Lean Manufacturing and Six Sigma Definitions

Glossary terms, history, people and definitions about Lean and Six Sigma

Kaizen Teian

Teian is simply translated to “suggestion” or “proposal.” When combined with kaizen, it becomes a simple system that helps organizations turn employee ideas and improvements into a culture and habit, rather than leaving them as occasional or random occurrences. Employees are incentivized to implement small, simple, incremental improvements through small rewards and internal motivation.

Every employee is encouraged to participate, because the improvements are specific to their work, and incremental. Most proposals are acted upon. They receive some kind of evaluation and then the employee is rewarded with some kind of bonus. This encourages them to submit more ideas.

A proposal form is used to define the problem, describe the proposal using pictures and images, and gather data to better understand the problem or potential solution.

Example Kaizen Teian proposal form from http://alexsibaja.blogspot.com/2014/07/kaizen-teian-ideas-are-workless-if-they.html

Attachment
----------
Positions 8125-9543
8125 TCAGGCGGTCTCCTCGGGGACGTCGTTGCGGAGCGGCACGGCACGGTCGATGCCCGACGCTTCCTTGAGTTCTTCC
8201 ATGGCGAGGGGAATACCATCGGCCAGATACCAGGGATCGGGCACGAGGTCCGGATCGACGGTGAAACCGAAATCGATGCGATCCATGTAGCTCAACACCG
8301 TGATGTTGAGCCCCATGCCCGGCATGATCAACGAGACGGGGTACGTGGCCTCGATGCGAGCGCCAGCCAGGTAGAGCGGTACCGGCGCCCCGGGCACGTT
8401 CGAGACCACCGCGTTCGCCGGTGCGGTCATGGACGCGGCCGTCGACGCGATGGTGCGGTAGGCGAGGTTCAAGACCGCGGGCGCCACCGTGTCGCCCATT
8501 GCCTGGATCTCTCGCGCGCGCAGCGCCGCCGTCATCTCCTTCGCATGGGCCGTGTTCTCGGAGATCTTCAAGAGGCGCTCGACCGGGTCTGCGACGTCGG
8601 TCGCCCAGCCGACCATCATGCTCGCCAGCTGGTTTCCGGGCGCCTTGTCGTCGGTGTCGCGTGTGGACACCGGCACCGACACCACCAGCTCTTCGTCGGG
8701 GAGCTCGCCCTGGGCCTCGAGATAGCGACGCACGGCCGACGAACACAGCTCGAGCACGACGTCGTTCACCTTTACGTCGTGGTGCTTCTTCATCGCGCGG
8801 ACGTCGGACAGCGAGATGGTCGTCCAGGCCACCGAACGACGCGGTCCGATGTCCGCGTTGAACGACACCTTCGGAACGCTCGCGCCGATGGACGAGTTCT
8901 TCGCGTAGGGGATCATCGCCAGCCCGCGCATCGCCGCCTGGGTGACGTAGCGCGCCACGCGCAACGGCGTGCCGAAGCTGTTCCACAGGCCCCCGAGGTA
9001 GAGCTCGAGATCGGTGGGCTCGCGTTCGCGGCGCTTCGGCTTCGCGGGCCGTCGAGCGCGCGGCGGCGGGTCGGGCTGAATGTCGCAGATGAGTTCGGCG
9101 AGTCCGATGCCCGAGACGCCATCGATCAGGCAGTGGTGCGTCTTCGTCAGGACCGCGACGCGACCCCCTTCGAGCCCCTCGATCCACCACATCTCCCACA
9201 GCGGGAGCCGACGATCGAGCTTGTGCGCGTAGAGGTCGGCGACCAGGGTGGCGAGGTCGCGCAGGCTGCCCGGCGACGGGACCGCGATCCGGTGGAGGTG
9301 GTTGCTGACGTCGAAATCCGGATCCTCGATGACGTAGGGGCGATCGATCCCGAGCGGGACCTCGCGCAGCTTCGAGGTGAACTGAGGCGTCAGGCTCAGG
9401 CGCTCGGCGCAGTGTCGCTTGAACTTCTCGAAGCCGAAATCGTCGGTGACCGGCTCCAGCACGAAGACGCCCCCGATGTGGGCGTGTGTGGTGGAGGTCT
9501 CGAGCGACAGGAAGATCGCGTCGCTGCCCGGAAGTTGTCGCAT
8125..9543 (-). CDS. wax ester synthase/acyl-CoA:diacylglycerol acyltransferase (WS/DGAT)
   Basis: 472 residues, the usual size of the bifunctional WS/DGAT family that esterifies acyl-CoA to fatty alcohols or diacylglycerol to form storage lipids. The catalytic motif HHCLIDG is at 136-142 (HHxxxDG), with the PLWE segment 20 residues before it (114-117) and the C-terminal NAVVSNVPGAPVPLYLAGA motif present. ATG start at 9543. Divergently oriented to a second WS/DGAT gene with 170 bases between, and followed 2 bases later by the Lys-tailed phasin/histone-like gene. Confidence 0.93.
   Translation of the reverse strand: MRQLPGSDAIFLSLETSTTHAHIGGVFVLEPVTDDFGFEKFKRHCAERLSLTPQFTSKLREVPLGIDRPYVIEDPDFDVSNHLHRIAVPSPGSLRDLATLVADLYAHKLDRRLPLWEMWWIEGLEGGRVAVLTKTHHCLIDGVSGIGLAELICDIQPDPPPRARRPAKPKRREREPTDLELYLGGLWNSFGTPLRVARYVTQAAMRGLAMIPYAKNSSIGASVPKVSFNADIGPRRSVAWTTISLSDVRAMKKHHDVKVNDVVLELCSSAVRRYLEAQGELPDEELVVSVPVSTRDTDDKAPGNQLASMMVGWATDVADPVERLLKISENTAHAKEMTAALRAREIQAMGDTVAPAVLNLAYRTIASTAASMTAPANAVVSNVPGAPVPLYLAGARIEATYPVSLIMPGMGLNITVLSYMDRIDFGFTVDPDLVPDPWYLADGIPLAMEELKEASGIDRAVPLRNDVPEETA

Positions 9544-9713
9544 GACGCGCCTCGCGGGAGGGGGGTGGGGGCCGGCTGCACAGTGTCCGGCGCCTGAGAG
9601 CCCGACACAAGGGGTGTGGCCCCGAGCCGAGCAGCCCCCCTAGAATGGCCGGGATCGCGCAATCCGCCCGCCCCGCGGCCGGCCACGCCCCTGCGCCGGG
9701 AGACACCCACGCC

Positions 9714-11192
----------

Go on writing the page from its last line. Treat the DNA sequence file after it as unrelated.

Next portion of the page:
The active proposals and their status are displayed in the open for all to see, creating transparency and accountability to everyone involved. Most employee suggestion programs are a “black hole,” where ideas go into a box, and never come out again.

The main differences between this system and traditional employee suggestion programs are that the traditional systems are more concerned with large and significant improvements and bonuses. These big ideas may seem more worthwhile to pursue due to the potential benefits, but they are complex, difficult to implement, and often never get completed. They also take a long time to evaluate the larger ideas, which delays or overwhelms the review team. Even when a large idea is selected, it is often implemented by managers and engineers, not the employees or workers that do the value-added work, and therefore the culture doesn’t change much. The smaller ideas are often rejected due to their size, or overlooked with no response back to the worker. The worker is frustrated and does not submit any more ideas.

Influenced

  • Bunji Tozawa

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Additional Resources